About-our-area

Warrawee

Warrawee is a suburb on the Upper North Shore of Sydney in the state of New South Wales, Australia. Warrawee is located 21 kilometres north-west of the Sydney Central Business District in the local government area of Ku-ring-gai Council. Warrawee is predominantly a residential area with few commercial entities.

Warrawee is believed to have come from an Aboriginal word meaning rest a while, stop here or to stand.

In 1888, the public servant and patron of exploration Frederick Ecclestone du Faur built his house Pibrac in Pibrac Avenue. The house was designed by John Horbury Hunt, a Canadian architect who settled in Australia and favoured the Arts and Crafts style, as well as the North American Shingle style, which he introduced to Australia. Later alterations were carried out by B.J.Waterhouse. The house is composed predominantly of timber, with extensive use of timber shingles, on a sandstone base. It is considered a good example of Hunt’s work and is listed on the Register of the National Estate.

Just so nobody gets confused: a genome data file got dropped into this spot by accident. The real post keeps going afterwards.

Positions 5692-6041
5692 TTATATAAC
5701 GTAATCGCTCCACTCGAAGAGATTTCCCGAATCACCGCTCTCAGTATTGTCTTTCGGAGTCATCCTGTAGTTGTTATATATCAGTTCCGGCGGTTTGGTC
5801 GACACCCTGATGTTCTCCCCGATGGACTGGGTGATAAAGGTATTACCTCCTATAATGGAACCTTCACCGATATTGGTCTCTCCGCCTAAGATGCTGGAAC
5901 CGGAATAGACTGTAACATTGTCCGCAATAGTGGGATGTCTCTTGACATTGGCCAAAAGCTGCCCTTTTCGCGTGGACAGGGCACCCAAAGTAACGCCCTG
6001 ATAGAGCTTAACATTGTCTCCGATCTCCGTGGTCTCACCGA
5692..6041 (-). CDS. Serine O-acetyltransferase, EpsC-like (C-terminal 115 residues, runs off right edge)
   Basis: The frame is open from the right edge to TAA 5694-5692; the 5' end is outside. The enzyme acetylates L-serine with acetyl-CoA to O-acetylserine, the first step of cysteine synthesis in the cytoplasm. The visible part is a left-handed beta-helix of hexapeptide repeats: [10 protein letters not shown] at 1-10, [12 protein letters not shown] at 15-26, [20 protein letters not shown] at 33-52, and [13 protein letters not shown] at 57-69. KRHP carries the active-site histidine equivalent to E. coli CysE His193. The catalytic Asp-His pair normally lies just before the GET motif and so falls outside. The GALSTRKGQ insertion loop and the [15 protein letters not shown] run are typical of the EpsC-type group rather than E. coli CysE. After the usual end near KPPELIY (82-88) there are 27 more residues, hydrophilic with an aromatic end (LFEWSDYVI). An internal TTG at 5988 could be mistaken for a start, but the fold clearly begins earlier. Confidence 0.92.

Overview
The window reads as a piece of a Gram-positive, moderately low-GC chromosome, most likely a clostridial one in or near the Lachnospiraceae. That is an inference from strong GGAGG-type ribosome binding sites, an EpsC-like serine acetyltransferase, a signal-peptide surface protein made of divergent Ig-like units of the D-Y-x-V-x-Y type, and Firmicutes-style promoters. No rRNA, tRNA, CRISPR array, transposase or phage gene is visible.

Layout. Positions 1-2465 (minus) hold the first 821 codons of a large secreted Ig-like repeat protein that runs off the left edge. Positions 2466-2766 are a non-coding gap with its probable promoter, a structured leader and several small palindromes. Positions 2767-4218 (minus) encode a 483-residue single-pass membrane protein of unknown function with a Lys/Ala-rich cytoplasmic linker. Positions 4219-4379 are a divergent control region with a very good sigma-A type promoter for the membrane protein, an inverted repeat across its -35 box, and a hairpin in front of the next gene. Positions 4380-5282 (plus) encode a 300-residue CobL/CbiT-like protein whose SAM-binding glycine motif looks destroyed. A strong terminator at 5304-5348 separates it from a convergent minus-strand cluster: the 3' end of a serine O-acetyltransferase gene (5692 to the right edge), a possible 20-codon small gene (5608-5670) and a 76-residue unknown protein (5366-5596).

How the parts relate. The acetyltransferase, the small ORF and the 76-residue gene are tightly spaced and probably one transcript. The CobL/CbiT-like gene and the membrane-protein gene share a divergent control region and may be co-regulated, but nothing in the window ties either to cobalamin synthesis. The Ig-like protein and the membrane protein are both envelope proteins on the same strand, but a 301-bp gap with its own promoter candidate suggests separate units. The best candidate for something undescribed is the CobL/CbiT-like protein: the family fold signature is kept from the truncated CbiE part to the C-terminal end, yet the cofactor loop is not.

The Pacific Highway is the main arterial road. Warrawee railway station is on the North Shore Line of the City Rail network. The railway station built in 1900 was last one built on the North Shore Line before it was extended to North Sydney. Local residents had to fight the railway commissioners for a train station, that is only one kilometre from Wahroonga.

Warrawee Public School is situated about 0.5 kilometres to the south of the station, on the Pacific Highway.

Knox Grammar School is predominately in the suburb of Warrawee, and sits no more than 200m from Warrawee railway station. The school lists its address as Wahroonga as the Administration Office of the school has a Wahroonga address.

Above information has been sourced from Wikipedia, the free encyclopedia.